I wonder what you’d call a machine whose function was to make automatic teller machines (ATMs). Would it be called an ATM machine? Well, no, of course not, since ATM machine means the same thing as plain old ATM: If you see a sign saying “ATM machine inside” when you enter a grocery store, you will find an ordinary ATM, and you won't find some other kind of machine that has something to do with ATMs.
This kind of redundancy also occurs with acronyms whose final N stands for number. The ones I can think of right now are PIN number, VIN number, and ISBN number. I also recently heard someone talk about an IM message, referring not to a message regarding an instant message, but to an ordinary instant message.
I’ve heard plenty of people (including myself) complain about this careless treatment of acronyms, including a character in the comic strip Jump Start, in the installment from December 17, 2002:
Son: There’s an ATM machine next to the escalators.But we must go beyond mere complaining, and ask ourselves, “Why?” OK, OK, we linguists must go beyond mere complaining, etc., but anyway: Why is it that speakers tend to redundantly expand these acronyms? Why don’t we ever hear about AT machines, PI numbers, or I-messages? (Actually, I have heard about the last item, but only in anger-management contexts.) Right now, I don't know, so instead, I’ll ask “When?” When, exactly, are acronyms subject to this kind of expansion? The four data points so far have several things in common:
Mom: Really? An automated teller machine machine?
Son: Mom, you’re repeating yourself.
Mom: I am?
Son: You said the word “machine” twice.
Mom: You’re the one who called it an “ATM machine.” “Machine” is what the “M” stands for in the acronym “ATM.”
Son: Just enter your PIN number, willya?
Mom: Personal identification number number?
- Phonetic: They all end in a nasal consonant (M or N).
- Syntactic: They are all common nouns (not proper nouns, such as FBI).
- Semantic: The final letter stands for the “main” noun (which linguists refer to as the head noun). That is, an ATM is a kind of Machine; PINs, VINs, and ISBNs are kinds of Numbers; and an IM is a kind of Message.
So far, then, any combination of these facts could be the magic combination that correlates with a tendency to be redundantly expanded. Let’s check them one by one.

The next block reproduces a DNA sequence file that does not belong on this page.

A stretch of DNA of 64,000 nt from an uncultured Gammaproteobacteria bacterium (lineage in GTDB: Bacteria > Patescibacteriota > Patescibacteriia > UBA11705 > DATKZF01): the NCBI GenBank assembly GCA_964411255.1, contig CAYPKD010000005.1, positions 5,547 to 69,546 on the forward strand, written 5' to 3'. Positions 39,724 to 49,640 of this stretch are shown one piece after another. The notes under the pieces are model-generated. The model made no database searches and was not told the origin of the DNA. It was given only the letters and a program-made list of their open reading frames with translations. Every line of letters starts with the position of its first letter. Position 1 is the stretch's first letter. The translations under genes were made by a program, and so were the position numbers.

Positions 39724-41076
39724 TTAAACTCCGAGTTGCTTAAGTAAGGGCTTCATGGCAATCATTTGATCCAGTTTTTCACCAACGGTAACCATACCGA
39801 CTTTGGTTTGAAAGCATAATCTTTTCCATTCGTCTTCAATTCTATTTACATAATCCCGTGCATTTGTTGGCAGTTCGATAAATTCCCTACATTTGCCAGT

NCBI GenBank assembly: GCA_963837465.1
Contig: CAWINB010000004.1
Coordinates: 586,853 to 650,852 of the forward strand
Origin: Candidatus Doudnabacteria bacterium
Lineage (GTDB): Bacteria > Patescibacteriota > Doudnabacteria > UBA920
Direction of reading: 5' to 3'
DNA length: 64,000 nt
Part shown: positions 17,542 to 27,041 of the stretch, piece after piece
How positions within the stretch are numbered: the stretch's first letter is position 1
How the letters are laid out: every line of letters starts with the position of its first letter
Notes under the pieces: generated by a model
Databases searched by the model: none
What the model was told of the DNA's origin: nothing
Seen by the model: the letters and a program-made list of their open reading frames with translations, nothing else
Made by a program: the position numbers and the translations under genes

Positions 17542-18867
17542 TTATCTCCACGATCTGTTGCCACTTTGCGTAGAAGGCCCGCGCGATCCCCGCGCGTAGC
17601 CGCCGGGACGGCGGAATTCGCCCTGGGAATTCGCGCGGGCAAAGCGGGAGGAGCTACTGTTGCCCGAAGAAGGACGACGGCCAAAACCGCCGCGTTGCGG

Phonetic: Are there redundantly expanded acronyms ending in letters other than M or N? The closest I can think of is scuba gear, which isn’t quite an example of what we’re looking for (it would be if people called it scuba apparatus). When Dad worked at a refinery, there was a device technically known as the Fluidized Catalytic Cracking Unit, or FCCU. Does anyone ever call this an FCCU unit? I don’t know; all I know is what Dad and his coworkers called it, which I won’t write here out of respect for the high standards of Glen’s blog. What about OR room, or ER room? I haven’t heard these, but I could imagine them being out there.
Syntactic: Are there redundantly expanded acronyms that are parts of speech other than common nouns? I can’t think of any. You’d better get here PDQ quick sounds pretty bad to me (i.e., even worse than ATM machine, etc.).
Semantic: Are there redundantly expanded acronyms whose head noun is abbreviated by a letter other than the last one? Has anyone ever heard someone talk about the OMB office, or the BLM bureau? For a better comparison, I should find similar acronyms that aren’t proper nouns, though. Let’s see … OK, how about ETA time? I’ve never heard it, but I suppose it could be out there.
My working hypothesis, then, is that redundant acronym expansion (RAE for short; “RAE expansion” for medium) happens only for acronyms that are nouns, and whose head noun is abbreviated by the final letter. I imagine there are further restrictions, too. Even better than being able to say “RAE occurs only under conditions X, Y, and Z,” would be to be able to say, “… and always under these conditions (for speakers who permit RAE).” I’m nowhere near that point, though. Submissions of acronyms that have undergone RAE are welcomed, as are submissions of acronyms that in your personal opinion could not undergo RAE.